„Let’s be honest: you just wanted to fine us.”

It seems that it isn’t just in Borsod County that it is typical for the police to disproportionately and selectively fine the Roma people. Our colleagues went to Eger, where the inhabitants of the Gypsy settlement (Verőszala street) told them that the police patrol around their residences daily, asking for identification and fining them for different made-up violations of rules of the road.

Due to the location’s peculiarity, it can happen that a policeman asks someone for identification, examines their clothes, and fines them at the top of the road, and by the time he reaches at bottom of the road, a police car is already waiting for him and the whole process starts all over again. Lajos B. was fined by the police because he didn’t have a reflector on his handcart. Considering that the whole incident occurred during the daytime (a reflector is still mandatory during the day, but it is only really useful during poor weather conditions), we don’t consider a 3000 forint fine to be proportionate (according to the Law of Offences, a warning can be implemented if, considering the circumstances, the committed act is minor). This incident is complicated by the fact that the policeman wanted to sell the stove they were carrying on the handcart to a friend of his, so from the money, Lajos could pay the fine.

For English subtitles: start the video and click on the "cc" button!

Most people hardly hear or know anything about the living conditions and everyday concerns of the Roma population living in extreme poverty, often in segregated settlements.

During their visits in North-Eastern Hungary, our colleagues interview locals about the issues they are currently most concerned with. The aim of our new series entitled “Make Your Voice Seen” is to deliver the messages of these people to a broader public.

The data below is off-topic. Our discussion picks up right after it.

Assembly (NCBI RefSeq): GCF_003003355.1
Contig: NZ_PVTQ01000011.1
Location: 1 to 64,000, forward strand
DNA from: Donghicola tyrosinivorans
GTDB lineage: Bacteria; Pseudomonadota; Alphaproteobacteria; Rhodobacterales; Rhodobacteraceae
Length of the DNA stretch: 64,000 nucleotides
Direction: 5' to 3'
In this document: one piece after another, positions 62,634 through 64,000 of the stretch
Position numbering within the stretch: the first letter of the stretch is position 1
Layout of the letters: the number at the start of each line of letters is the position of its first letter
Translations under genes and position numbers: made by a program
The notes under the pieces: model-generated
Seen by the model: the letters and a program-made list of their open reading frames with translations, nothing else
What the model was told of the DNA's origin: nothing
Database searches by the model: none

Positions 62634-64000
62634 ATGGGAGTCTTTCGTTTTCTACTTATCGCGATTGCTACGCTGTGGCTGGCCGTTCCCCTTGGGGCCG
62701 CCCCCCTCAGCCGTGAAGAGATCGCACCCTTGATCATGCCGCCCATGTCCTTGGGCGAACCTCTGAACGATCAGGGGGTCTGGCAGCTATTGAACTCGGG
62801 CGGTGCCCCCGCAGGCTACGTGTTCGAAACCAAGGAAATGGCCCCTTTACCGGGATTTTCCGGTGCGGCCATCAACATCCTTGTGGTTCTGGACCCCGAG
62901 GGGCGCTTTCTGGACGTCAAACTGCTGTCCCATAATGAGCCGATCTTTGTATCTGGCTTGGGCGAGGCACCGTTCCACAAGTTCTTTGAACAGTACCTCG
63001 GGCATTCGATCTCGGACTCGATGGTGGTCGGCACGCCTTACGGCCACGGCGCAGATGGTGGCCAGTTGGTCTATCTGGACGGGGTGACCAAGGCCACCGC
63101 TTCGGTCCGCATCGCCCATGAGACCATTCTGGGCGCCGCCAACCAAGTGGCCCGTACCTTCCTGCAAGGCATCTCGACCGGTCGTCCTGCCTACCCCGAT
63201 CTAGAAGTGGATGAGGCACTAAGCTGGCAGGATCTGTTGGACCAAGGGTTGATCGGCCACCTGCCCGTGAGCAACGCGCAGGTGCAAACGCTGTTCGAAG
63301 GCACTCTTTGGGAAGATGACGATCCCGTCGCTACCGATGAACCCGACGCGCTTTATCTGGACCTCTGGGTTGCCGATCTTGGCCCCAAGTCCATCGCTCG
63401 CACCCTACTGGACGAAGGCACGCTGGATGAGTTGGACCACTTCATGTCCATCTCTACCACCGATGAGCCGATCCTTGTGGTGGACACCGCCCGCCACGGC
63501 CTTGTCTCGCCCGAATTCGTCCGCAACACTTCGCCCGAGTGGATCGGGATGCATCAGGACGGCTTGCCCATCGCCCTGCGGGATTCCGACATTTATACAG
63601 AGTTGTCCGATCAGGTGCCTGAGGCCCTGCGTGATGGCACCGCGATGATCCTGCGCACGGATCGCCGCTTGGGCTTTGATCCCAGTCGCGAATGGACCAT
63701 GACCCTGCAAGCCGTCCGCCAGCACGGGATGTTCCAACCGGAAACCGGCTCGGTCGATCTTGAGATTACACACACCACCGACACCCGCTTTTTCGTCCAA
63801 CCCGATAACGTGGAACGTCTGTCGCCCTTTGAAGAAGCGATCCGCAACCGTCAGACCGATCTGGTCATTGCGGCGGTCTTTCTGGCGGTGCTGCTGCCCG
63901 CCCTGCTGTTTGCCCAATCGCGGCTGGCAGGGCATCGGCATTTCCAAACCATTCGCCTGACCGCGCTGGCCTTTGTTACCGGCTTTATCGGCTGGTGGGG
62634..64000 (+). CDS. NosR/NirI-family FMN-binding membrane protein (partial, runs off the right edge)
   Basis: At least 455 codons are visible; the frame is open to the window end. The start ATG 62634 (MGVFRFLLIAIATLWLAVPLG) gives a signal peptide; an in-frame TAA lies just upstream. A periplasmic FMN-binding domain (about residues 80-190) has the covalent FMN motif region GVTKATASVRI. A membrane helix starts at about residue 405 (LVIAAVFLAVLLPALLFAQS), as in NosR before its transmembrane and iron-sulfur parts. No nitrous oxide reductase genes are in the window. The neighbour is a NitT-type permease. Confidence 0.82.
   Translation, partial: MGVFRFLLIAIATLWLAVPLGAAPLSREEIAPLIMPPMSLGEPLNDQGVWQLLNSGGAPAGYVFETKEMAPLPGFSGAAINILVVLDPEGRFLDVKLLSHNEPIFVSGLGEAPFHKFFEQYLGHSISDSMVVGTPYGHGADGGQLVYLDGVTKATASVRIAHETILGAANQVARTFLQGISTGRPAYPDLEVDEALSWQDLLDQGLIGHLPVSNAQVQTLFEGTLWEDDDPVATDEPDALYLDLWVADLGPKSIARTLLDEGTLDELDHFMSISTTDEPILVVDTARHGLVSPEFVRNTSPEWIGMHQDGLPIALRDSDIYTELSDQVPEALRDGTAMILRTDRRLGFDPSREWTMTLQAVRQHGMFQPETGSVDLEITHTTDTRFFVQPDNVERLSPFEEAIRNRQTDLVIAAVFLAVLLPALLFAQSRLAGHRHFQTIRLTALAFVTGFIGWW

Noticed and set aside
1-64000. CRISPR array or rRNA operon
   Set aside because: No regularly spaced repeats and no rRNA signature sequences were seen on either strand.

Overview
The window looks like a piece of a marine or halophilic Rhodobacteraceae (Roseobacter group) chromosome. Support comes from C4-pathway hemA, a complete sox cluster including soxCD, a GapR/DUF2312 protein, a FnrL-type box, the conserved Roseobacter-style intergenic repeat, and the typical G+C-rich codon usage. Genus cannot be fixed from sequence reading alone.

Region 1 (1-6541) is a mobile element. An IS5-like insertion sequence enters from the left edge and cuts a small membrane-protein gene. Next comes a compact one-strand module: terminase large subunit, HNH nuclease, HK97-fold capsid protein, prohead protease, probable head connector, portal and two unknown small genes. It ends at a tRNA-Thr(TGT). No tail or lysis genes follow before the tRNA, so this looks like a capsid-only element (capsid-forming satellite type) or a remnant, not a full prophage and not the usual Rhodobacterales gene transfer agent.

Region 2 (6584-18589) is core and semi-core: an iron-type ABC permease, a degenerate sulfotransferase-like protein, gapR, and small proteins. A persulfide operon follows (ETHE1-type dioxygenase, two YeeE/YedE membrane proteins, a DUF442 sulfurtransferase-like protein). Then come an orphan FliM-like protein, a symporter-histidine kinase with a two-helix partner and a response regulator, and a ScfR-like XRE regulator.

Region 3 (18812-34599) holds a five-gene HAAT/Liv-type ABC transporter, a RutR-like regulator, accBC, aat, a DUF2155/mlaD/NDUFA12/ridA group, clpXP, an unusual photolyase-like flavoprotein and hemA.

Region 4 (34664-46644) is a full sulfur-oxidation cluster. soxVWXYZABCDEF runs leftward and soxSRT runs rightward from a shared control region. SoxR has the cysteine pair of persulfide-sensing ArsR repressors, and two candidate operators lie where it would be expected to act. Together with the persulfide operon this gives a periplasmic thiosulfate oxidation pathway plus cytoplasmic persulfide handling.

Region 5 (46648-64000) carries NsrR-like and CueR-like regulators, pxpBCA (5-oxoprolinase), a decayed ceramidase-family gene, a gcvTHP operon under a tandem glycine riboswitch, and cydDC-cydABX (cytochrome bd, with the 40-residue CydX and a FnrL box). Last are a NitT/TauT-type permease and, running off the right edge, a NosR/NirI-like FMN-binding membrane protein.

Megosztás

Kapcsolódó hírek

Authorities take steps against an anti-discriminatory disco

Around Ózd County, clubs usually don’t let any Roma in, which seriously violates equal treatment, and is thus illegal. In the summer of 2009, in Borsodnádas, a new club, which was supposed to be accessible to everyone, opened up.

'A poor man is pulled even by the branch of a tree'

I wonder how many cyclists are stopped in a wealthy neighborhood of a bigger city each year due to worn out tires, missing winter tires, missing reflector, or because of a disconnected brake cable? All of us who use such vehicles commit similar petty offenses. The lives of Borsod county’s (Hungary) Roma people – who live in poverty - are embittered by the police. They periodically give unnecessarily harsh fines of 10,20,30 thousand HUF (approximately 40,80,120 €).

The HCLU's movies shared a Special Award at the Hégető Honorka Prize ceremony

The aim of the Prize is to acknowledge television and online video works aimed at highlighting the problems of marginalised groups, and raising public and media awareness. It is a big honour for us to be awarded this prize in 2013.